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An Indiana teenager has been changed as part of an international computer hacking ring that broke into computer networks and stole more than $100 million in intellectual property and other data.
The DOJ claims that from January 2011 to March 2014, Austin Alcala, from McCordsville Indiana, along with three other men hacked into the computer networks of Microsoft Corporation, Epic Games Inc., Valve Corporation, Zombie Studios as well as the U.S. Army.
Austin Alcala, 18, of McCordsville, Indiana, along with Nathan Leroux, 20, of Bowie, Maryland; Sanadodeh Nesheiwat, 28, of Washington, New Jersey; and David Pokora, 22, of Mississauga, Ontario, Canada, were charged with conspiracies to commit computer fraud, copyright infringement, wire fraud, mail fraud, identity theft and theft of trade secrets. The defendants were also charged with individual counts of aggravated identity theft, unauthorized computer access, copyright infringement and wire fraud.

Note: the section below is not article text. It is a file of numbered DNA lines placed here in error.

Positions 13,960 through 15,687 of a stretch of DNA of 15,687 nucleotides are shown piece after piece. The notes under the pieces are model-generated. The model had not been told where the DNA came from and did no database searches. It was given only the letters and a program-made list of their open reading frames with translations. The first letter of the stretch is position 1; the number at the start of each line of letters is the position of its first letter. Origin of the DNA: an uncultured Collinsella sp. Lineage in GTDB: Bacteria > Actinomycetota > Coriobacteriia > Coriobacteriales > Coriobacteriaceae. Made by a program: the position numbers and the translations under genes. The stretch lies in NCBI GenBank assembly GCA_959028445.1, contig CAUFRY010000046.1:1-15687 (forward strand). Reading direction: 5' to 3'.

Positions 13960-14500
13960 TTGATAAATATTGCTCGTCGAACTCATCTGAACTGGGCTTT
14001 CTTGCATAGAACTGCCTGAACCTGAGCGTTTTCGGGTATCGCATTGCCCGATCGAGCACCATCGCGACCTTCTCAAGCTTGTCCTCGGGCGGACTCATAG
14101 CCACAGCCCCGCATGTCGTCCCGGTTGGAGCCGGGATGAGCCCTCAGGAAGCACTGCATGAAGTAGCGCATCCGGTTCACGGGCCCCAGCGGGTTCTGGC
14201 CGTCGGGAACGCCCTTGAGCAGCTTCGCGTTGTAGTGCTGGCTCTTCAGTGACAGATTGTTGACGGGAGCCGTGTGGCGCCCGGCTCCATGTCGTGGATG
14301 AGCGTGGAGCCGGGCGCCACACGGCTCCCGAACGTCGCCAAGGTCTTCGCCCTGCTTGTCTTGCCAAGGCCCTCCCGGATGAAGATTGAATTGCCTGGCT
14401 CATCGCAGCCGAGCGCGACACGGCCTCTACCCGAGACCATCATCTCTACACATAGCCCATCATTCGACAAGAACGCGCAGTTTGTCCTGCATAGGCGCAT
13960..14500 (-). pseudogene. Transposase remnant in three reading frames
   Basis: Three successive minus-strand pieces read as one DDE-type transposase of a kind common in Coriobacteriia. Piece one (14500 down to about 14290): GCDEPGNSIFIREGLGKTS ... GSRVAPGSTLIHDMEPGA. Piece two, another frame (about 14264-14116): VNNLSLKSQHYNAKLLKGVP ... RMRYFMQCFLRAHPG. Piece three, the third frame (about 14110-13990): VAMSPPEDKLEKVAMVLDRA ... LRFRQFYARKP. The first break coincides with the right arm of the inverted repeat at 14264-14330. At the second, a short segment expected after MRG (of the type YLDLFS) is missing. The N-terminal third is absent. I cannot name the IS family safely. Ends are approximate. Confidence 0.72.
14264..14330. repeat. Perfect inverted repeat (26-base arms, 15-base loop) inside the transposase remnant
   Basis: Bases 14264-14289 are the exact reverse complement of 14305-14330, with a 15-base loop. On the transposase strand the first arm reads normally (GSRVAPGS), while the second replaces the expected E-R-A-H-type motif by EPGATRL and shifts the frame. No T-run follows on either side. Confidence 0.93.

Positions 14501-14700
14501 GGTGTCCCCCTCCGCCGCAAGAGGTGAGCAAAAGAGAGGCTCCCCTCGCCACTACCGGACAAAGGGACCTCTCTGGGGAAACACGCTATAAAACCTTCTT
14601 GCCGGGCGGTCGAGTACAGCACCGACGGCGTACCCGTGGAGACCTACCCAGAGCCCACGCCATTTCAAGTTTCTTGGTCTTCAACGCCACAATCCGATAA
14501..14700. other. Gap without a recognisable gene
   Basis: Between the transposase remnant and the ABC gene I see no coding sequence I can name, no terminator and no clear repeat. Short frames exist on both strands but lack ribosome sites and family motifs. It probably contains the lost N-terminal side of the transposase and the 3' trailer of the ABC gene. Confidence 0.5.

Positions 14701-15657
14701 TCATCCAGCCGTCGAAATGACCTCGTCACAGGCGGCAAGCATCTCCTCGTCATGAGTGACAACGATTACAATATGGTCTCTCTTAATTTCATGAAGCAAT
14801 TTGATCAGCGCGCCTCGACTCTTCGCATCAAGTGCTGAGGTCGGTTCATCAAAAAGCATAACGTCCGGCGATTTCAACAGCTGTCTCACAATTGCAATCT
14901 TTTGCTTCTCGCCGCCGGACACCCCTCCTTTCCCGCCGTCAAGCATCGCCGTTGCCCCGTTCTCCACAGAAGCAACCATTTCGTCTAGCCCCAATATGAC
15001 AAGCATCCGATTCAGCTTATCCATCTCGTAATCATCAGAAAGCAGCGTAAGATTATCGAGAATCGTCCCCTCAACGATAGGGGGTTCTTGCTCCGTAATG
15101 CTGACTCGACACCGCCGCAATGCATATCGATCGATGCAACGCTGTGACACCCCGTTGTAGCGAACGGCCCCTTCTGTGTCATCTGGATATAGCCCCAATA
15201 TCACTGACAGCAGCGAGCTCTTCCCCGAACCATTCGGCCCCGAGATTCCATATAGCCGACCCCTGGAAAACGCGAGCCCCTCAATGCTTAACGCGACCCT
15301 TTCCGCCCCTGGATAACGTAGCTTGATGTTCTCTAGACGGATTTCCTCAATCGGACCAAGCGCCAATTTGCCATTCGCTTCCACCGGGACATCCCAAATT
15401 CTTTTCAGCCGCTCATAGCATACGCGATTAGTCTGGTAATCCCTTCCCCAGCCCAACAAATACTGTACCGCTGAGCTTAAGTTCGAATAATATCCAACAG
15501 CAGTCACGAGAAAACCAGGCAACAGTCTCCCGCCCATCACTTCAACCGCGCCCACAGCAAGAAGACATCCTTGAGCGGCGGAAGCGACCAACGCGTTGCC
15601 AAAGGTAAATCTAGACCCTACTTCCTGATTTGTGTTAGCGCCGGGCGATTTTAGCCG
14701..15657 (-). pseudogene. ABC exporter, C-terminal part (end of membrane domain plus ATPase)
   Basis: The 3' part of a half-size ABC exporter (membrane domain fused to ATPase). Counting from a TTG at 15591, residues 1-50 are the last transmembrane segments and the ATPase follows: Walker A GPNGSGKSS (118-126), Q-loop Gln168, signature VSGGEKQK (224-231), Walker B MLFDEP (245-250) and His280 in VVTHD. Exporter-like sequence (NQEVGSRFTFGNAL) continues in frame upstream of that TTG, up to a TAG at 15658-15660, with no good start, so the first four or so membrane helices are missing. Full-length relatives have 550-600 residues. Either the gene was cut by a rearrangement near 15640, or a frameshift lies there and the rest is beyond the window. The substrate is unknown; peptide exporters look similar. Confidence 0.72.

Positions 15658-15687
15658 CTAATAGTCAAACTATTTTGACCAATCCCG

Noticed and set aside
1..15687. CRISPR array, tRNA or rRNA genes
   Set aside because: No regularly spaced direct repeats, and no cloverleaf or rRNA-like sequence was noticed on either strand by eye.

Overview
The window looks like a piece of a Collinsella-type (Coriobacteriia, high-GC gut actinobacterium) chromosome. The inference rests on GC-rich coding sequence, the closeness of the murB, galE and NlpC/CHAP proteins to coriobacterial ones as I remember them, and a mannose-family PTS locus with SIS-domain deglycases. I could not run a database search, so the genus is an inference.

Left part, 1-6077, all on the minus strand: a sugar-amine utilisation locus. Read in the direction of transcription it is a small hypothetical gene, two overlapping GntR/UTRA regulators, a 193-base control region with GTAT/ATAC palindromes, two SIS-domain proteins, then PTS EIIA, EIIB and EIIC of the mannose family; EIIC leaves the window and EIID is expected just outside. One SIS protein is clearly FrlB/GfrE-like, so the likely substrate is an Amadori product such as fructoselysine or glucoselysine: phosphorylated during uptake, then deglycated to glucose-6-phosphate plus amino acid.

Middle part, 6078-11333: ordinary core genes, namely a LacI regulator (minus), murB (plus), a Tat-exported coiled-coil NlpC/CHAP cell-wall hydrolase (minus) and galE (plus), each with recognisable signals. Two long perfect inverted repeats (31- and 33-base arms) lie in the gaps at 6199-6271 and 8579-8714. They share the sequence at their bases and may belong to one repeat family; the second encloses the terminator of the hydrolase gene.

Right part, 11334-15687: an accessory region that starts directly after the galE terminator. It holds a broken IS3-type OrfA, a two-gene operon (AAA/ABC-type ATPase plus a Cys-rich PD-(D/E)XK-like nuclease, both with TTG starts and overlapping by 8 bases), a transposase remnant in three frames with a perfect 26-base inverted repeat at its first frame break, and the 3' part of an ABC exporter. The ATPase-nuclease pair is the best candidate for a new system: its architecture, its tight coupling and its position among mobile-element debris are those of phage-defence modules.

Authorities said the value of the intellectual property and other data that the defendants stole, as well as the costs associated with the victims’ responses to the conduct, is estimated to range between $100 million and $200 million.
This case is being investigated by the FBI, with assistance from the Criminal Division’s Office of International Affairs, the U.S. Department of Homeland Security’s Homeland Security Investigations and Customs and Border Patrol, and the U.S. Postal Inspection Service.
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